In Confessions of an Advertising Man, David Ogilvy wrote, “Most copywriters think in terms of words, and devote little time to planning their illustrations. However, knowing how to design ads is just as important as knowing how to write them.
The illustration often occupies more space than the copy…it should telegraph the same promise that you make in your headline” (for those under fifty, the telegraph was the 19th century’s version of instant messaging).
The way your ad looks is just as important as what it says (Yes, I know copywriters and designers clash about this. I’ve already written about marketing vs creatives. That doesn’t mean the words aren’t important too. Don’t worry, we’ll get to that in a later post).
Use photographs (not illustrations)
Photos draw more attention. You want something that says clearly and immediately what your ad is about – something that tells a story. Try before and after photos or an empty chair with a book nearby. Or a dog gazing out the window.
Skip the pretty pictures
Avoid softly lit and carefully composed images. You don’t want award-winning, you want sales winning!
Make the logo bigger
I know it’s sacrilege, but it does work, especially if your clients and customers already know and trust you. It activates the “warm fuzzies” in their heads.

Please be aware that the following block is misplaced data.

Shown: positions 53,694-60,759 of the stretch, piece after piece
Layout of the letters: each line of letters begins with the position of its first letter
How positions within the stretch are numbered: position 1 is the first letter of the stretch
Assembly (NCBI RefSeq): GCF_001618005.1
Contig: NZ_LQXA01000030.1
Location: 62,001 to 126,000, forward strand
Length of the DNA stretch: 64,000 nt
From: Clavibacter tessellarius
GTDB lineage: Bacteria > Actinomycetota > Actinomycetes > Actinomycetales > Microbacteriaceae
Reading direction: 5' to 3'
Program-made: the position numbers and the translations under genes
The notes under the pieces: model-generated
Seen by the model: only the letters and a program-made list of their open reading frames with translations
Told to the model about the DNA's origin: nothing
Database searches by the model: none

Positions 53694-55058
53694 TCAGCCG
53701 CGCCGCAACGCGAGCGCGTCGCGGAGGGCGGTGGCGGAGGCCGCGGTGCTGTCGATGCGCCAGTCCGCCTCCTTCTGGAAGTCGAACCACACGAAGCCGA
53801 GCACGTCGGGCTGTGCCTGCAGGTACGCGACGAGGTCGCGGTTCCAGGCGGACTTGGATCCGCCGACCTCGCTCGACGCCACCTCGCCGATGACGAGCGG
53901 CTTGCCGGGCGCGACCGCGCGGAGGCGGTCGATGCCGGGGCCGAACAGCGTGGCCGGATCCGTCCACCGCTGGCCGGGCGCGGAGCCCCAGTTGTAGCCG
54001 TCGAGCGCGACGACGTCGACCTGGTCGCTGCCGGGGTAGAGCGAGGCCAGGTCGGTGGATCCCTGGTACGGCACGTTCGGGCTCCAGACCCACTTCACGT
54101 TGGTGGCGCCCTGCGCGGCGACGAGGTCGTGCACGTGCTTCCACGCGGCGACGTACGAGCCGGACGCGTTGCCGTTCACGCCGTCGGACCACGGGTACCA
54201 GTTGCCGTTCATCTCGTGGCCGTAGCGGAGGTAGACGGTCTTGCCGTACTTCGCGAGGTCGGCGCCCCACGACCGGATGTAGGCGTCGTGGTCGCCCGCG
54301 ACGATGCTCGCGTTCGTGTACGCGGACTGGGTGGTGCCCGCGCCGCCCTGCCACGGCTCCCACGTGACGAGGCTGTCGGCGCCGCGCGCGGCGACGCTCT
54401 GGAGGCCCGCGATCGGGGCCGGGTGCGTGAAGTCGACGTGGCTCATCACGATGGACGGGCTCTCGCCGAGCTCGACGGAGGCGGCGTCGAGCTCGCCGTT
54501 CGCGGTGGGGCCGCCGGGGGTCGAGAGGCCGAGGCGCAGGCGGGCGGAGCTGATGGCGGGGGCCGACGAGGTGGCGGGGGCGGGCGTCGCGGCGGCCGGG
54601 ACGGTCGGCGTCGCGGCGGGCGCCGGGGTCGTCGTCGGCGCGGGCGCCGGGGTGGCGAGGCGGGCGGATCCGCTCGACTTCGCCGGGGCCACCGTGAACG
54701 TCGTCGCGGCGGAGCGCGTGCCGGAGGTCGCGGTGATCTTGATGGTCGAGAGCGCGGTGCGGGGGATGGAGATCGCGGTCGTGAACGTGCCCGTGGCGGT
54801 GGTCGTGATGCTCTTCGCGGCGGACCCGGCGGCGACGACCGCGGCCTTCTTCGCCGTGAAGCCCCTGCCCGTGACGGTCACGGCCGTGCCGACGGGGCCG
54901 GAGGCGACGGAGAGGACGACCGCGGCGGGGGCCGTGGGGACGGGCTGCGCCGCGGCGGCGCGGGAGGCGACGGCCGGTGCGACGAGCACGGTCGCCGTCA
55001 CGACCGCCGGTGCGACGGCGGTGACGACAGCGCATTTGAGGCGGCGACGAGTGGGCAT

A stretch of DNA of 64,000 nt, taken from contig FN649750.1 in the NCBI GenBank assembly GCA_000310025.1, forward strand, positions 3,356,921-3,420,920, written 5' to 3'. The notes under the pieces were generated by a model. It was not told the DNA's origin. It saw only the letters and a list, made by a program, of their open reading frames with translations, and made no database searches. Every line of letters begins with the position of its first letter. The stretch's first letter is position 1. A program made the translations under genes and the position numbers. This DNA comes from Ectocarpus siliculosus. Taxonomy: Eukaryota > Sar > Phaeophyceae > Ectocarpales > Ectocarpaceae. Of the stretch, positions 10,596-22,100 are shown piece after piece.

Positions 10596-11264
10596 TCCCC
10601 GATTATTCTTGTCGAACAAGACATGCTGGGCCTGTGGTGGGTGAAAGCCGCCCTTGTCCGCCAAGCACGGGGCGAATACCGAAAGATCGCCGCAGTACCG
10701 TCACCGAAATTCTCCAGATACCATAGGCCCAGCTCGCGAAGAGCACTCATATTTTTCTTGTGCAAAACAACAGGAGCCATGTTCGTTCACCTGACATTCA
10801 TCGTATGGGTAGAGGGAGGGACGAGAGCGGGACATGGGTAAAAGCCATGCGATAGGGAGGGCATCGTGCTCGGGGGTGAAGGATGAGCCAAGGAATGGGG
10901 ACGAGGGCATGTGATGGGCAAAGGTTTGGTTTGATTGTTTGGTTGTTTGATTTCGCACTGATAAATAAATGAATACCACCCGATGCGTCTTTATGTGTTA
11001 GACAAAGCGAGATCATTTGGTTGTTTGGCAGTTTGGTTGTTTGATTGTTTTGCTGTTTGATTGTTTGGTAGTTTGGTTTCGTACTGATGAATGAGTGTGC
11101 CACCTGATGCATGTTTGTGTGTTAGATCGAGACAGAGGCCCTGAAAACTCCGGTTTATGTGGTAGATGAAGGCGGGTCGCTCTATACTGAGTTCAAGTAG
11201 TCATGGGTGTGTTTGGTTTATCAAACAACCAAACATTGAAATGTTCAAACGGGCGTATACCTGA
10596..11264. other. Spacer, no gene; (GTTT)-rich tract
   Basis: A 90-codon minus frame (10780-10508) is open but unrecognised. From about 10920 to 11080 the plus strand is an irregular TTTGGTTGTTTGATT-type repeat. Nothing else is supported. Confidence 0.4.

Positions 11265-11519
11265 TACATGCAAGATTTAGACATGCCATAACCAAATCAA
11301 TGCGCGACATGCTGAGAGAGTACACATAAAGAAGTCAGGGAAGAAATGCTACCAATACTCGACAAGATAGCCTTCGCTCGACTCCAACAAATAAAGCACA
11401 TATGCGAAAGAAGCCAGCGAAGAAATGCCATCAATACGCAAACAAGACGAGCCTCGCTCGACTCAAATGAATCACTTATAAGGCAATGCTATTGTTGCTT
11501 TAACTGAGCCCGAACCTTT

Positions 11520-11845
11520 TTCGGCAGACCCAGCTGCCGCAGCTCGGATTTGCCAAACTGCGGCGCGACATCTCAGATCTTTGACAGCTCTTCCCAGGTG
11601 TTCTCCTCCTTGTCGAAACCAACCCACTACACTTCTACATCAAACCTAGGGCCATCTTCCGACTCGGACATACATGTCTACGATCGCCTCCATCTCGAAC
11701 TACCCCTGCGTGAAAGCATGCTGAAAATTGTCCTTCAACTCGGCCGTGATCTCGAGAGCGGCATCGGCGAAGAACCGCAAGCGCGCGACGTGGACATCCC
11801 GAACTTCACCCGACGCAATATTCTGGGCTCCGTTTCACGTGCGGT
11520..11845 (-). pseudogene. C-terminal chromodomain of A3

Try “direct marketing ugly”
This means starbursts, Courier or Times Roman type, and minimal colors. It often works better than something ‘pretty.” Test it and see. Some scoff at this, but it’s been working well since Claude Hopkins set down the principles of Scientific Advertising in 1920.
Add captions under the photo
People read them (more often than they read the article).
Use subheads – and bold them
Some people read everything, others scan. Give the scanners enough to look at so they still get the story – and want to go back and read the bits they missed.
Keep your type at a readable size
11 or 12 points is best in print, make it 14 online. Smaller than that and people can’t read it (if your audience is older err on the side of larger!). In print, a serif font (like Times or Baskerville) is better. Many prefer sans serif (like Arial) online, because the resolution of pixels on a monitor is harder to read than a printed page.
Light background, dark type
You can use black on white, dark blue on pale grey, or whatever colors appeal to your audience – just don’t reverse out (white type on dark background) large blocks of type. It’s really hard to read. You want people to keep going (not slow them down or frustrate them).
Break up the copy
Avoid one or two big blocks of square text. It’s pretty. but it’s harder to read and follow along. Use bullets, arrows, and numbers to help readers follow along – and highlight the important stuff. If it’s long copy, add some boldface subheads, block quotes or other eye-catchers to break it up.
Leading is the space between lines (named after the actual lead that separated lines of type back in the days when it was set by hand with metal letters). It’s easier to read the copy.
Oh, and these tips work online too.